Monday, August 22, 2011–Nationals 4, Diamondbacks 1
Beginning today, I enter a semi-noctournal existence. My train to Pittsburgh gets into town right around midnight, the one to Cleveland drops me off close to 3 am. There are two reasons this is important. First, it’s why I haven’t committed to go to Detroit yet; I may want to call it quits before then. It also means that—for those of you who use that big ball of plasma to determine your daily routine rather than setting your internal clock by the whims of Amtrak—it may seem like I’m going to be posting things at some very odd times the rest of the way.
Ok. The game. This is one of the most average games I can think of. There were enough baserunners to keep things interesting, and the pitching was just good enough to keep it moving at a good clip. There was some good defence. Both Ryan Zimmerman and Ryan Roberts (third basemen for the Nats and Snakes respectively) made spectacular diving stops to rob an opponent of a double down the line. However, even these plays weren’t made when the outcome was at stake. So, was it fun? Yes. Was it exciting? Not exactly.
What really strikes me about this game is the crowd prompts. There are certain situations where stadium operations folk like to stir reactions from the crowd, such as the “charge!” fanfare or the exhortations for “more cowbell” in Tampa Bay. These have always troubled me, ’cause I figure the fans oughtta know when they should get excited. What was really strange about this game was that the prompts were coming at some very odd times, like every time an Az. batter had 2 strikes on him. I like to get the rhythmic clapping started at Isotopes Park when the ‘Topes are one strike from getting out of an inning, but not when there are 2 strikes on the leadoff batter.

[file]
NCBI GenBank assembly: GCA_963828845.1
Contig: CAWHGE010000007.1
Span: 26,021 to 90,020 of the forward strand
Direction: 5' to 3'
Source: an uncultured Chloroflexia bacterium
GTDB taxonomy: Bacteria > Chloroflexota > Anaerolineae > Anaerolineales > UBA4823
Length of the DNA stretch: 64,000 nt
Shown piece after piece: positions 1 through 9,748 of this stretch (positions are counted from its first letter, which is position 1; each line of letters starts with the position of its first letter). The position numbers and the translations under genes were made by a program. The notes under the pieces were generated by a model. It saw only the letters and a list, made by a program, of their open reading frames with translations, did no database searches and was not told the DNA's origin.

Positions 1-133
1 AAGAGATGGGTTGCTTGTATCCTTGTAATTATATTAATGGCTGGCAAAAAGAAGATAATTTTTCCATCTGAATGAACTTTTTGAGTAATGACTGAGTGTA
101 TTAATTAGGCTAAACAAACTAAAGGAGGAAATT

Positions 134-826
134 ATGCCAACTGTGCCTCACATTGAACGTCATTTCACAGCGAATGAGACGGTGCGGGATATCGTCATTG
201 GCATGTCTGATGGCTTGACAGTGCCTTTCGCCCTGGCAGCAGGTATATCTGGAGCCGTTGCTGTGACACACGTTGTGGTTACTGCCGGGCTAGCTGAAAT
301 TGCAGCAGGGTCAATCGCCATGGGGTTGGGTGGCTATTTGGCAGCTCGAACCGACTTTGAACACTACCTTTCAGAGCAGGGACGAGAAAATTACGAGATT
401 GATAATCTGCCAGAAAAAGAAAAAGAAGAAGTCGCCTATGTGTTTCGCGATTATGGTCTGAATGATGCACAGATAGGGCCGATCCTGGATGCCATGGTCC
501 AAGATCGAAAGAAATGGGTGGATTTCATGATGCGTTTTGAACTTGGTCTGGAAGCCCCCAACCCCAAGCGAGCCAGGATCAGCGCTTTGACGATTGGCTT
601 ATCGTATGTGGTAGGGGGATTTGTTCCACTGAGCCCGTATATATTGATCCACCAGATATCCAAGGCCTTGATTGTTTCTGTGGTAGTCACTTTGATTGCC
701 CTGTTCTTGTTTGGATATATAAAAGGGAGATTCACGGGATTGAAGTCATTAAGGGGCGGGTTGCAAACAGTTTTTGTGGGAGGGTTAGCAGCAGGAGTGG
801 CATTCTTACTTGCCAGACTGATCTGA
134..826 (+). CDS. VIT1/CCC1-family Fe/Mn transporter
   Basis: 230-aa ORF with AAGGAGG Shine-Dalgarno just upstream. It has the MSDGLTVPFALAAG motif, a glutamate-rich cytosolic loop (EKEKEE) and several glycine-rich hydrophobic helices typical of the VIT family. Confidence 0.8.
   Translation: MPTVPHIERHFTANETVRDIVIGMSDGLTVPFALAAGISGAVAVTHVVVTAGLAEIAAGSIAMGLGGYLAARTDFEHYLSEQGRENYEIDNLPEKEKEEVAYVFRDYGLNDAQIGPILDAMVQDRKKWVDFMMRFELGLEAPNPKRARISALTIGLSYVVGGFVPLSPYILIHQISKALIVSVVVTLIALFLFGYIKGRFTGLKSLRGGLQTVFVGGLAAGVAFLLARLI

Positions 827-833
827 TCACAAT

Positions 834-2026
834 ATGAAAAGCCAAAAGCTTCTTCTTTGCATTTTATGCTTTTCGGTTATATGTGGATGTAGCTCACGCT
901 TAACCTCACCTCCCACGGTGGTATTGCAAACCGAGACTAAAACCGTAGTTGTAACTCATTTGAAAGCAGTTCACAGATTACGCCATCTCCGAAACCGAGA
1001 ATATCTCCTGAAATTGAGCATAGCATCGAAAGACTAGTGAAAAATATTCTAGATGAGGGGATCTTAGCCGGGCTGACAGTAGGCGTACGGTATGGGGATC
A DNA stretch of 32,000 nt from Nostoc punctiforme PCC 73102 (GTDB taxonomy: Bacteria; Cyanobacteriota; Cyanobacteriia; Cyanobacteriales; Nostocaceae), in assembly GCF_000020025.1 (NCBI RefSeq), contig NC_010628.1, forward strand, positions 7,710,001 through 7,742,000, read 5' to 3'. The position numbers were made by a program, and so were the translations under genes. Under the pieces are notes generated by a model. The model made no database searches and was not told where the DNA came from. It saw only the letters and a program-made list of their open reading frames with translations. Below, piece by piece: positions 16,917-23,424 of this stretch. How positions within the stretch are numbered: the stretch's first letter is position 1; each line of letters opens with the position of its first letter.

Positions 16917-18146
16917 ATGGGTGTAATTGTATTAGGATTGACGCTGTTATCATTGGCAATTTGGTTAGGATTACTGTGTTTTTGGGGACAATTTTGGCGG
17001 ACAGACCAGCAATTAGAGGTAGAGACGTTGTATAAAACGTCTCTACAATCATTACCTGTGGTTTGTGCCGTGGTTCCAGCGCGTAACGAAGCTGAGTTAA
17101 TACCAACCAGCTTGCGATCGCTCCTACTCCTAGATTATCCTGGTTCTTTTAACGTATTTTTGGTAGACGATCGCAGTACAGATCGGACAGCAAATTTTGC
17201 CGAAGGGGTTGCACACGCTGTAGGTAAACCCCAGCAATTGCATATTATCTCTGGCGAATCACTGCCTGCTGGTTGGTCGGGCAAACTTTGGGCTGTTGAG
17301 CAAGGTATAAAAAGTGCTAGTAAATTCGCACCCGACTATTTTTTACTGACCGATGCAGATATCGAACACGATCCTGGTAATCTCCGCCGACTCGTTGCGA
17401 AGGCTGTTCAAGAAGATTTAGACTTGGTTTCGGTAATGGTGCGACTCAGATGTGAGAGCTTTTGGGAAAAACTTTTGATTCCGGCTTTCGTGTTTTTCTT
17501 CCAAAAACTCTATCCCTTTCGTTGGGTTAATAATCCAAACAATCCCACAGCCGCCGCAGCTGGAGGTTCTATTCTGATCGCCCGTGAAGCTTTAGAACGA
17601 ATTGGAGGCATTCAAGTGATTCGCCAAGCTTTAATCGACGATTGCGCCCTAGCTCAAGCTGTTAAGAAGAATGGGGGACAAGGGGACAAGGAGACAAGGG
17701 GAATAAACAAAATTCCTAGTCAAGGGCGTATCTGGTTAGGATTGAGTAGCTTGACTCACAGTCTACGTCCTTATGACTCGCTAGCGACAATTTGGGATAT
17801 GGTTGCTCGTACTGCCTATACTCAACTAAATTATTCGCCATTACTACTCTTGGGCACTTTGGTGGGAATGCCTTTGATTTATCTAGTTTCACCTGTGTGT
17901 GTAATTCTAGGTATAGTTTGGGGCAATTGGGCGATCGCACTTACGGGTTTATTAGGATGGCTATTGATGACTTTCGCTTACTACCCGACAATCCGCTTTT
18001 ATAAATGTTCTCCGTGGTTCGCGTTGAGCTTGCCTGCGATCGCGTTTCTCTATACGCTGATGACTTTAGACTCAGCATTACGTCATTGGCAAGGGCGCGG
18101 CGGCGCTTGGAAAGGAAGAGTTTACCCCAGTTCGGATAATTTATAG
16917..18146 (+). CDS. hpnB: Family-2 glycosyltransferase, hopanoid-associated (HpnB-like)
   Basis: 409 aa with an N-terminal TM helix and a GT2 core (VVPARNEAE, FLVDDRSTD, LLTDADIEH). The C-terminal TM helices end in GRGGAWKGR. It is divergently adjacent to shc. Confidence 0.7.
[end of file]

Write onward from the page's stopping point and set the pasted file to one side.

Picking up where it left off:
More odd than this was when the fans were reacting to the prompts. Sometimes everybody would get the clapping going when prompted, sometimes they wouldn’t, and—at least by my judgement of what was an appropriate time—there was neither rhyme nor reason to it. Then, on top of that, there were times fans would, without prompting, get some cheer going throughout the stadium when there was no apparent reason.
Easily, the highest moment of tension came in the sixth,when Nats starter Ross Detwiler looked like he couldn’t throw a strike. After giving up a hit, he walked the next batter on four pitches to load up the bases. The Nats had a 4-run lead, but this is a situation that can very quickly get out of control. Nobody was warming up and he quickly fell behind Paul Goldschmidt and there was a lot of rustling. When Goldschmidt hit a perfectly routine grounder to third for an inning-ending fielder’s choice, the crowd didn’t need to be told to get loud about that.
Here’s the scorecard.